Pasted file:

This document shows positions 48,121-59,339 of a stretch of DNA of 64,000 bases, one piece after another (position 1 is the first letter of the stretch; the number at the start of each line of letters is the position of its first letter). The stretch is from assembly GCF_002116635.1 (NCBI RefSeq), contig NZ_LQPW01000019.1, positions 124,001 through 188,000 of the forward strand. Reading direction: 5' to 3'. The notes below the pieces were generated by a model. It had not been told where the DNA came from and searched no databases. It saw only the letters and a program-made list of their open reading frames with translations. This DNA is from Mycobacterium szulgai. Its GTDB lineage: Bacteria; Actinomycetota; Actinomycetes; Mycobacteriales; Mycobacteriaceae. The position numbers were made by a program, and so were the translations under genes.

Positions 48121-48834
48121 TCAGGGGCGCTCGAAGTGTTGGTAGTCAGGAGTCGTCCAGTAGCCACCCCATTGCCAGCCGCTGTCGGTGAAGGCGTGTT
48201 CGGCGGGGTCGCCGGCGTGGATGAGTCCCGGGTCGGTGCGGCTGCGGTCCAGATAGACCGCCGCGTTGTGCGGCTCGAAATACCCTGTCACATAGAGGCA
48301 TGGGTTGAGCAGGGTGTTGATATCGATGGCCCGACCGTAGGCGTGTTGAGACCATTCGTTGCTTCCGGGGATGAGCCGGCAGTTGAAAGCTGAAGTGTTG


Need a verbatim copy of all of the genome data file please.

This document shows positions 48,121-59,339 of a stretch of DNA of 64,000 bases, one piece after another (position 1 is the first letter of the stretch; the number at the start of each line of letters is the position of its first letter). The stretch is from assembly GCF_002116635.1 (NCBI RefSeq), contig NZ_LQPW01000019.1, positions 124,001 through 188,000 of the forward strand. Reading direction: 5' to 3'. The notes below the pieces were generated by a model. It had not been told where the DNA came from and searched no databases. It saw only the letters and a program-made list of their open reading frames with translations. This DNA is from Mycobacterium szulgai. Its GTDB lineage: Bacteria; Actinomycetota; Actinomycetes; Mycobacteriales; Mycobacteriaceae. The position numbers were made by a program, and so were the translations under genes.

Positions 48121-48834
48121 TCAGGGGCGCTCGAAGTGTTGGTAGTCAGGAGTCGTCCAGTAGCCACCCCATTGCCAGCCGCTGTCGGTGAAGGCGTGTT
48201 CGGCGGGGTCGCCGGCGTGGATGAGTCCCGGGTCGGTGCGGCTGCGGTCCAGATAGACCGCCGCGTTGTGCGGCTCGAAATACCCTGTCACATAGAGGCA
48301 TGGGTTGAGCAGGGTGTTGATATCGATGGCCCGACCGTAGGCGTGTTGAGACCATTCGTTGCTTCCGGGGATGAGCCGGCAGTTGAAAGCTGAAGTGTTG